I'm sorry, but I have to ask: when it comes to Labyrinth Lord, OSRIC, Swords & Wizardry, Basic Fantasy Roleplaying, Lamentations of the Flame Princess, Delving Deeper, Dark Dungeons, Adventures Dark and Deep, Myth & Magic, DCC RPG, ACKS, and any of the other retro-clones or "second generation" retro-clones or whatever the heck you want to call them...does anyone really, deep down, think that these are anything but published house rules?
    AND I DON'T SAY THAT TO BE DISPARAGING, not in the least. I enjoy checking out all of the variations of D&D that come out. But come on, that’s what they are: variations on D&D. Period. If they have ANYTHING resembling D&D DNA, they are, at a basic level, published house rules. BUT THAT’S OK! Goodman may think that his game isn’t a retro-clone, but come on. Let’s get real. His game owes a lot to D&D.
    So, I am as confused and irritated as you are when Goodman makes these kinds of remarks.
    As for nostalgia, I’ve written before on my blog about “good” and “bad” nostalgia, with the former enriching your current life while the latter serves to lock you into an obsession with your past. Too many people just think of the negative connotation of nostalgia.
    Oh, and I am one of those gamers for whom the old modules are “new.” I’ve been gaming for over 20 years but I never ran/played B1: In Search of the Unknown until this month (I’m running it right now for my current Labyrinth Lord campaign).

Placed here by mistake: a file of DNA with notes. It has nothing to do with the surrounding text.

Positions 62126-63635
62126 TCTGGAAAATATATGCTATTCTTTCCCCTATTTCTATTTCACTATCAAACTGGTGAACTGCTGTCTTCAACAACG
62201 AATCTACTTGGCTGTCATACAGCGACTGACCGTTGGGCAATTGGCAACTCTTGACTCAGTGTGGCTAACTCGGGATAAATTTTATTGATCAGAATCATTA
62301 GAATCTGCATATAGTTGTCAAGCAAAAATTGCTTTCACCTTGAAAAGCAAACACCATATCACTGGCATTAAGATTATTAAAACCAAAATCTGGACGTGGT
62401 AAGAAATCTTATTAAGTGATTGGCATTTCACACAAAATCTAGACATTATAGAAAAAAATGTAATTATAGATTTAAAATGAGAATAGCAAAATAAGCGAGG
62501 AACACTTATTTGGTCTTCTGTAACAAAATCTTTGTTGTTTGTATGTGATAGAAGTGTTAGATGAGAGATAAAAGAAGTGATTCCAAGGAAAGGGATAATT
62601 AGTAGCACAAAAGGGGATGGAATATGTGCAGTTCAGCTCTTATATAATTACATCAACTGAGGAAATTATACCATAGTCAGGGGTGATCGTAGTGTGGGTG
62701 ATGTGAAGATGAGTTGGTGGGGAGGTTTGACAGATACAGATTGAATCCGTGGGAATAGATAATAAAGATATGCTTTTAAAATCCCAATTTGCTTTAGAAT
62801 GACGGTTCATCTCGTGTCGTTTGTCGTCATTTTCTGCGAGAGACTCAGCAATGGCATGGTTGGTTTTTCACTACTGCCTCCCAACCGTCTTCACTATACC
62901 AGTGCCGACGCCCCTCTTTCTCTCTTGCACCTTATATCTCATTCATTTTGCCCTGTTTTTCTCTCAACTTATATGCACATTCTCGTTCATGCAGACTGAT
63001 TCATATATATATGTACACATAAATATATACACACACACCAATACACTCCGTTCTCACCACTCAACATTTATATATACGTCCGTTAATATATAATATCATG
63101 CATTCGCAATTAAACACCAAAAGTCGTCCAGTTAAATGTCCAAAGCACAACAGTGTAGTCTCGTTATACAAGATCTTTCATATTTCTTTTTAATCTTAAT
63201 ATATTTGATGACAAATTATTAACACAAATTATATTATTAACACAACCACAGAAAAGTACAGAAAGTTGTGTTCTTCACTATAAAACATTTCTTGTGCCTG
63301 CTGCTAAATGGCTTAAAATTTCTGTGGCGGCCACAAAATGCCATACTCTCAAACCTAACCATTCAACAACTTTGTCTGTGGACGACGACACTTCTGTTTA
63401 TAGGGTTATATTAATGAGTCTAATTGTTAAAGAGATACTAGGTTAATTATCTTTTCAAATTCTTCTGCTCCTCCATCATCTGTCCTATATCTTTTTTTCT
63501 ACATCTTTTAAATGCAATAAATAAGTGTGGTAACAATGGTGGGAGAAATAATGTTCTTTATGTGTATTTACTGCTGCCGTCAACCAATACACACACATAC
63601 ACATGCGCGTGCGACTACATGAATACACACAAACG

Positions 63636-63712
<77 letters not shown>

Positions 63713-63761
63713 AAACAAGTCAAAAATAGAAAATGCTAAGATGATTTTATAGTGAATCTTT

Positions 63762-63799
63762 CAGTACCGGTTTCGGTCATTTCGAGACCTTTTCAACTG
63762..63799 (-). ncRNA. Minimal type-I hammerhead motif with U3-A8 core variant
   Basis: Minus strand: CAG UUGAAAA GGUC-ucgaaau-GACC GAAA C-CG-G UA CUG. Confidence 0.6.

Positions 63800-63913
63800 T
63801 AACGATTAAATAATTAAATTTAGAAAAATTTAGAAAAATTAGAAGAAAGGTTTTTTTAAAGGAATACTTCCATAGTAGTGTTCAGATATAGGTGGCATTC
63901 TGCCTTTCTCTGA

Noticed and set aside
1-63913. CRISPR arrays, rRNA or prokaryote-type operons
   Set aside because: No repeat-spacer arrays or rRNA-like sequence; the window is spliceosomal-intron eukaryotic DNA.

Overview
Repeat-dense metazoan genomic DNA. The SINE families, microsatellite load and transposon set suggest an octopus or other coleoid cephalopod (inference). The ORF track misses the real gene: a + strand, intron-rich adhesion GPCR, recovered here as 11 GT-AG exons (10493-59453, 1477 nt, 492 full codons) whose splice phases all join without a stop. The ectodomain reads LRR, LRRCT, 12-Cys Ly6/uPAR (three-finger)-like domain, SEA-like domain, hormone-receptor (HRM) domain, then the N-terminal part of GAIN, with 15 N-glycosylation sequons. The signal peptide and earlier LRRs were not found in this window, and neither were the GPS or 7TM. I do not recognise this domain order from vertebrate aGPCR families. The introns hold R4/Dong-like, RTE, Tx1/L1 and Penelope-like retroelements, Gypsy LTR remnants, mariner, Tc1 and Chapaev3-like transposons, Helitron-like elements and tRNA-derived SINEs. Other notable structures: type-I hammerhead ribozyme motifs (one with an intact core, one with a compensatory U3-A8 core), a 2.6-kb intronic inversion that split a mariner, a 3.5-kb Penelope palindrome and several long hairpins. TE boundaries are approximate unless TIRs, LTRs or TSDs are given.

For all my criticisms of DCC RPG, I am glad it’s become one of the latest version of D&D to join the growing list of clones. But let’s call ‘em like we see ‘em, folks. Let’s all keep encouraging each other to make of the game what we will, and stop worrying about “making it new” or some other such vainglorious declaration. Such things smack of the old “everyone else is doing it wrong” mentality, if you ask me.

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  18. What is Goodman saying?  As I read it, it's something like this:

    "D&D is inspired by pulp fantasy.
    All fantasy RPGaming should be inspired by pulp fantasy.
    My game adheres more closely to the genre assumptions of pulp fantasy-- more closely than those retro-clone who gets their genre assumptions second-hand from D&D and even more closely than D&D itself. "

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  19. I read it as pure self-interest on Mr. Goodman's part but that's business.

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  20. The takeaway: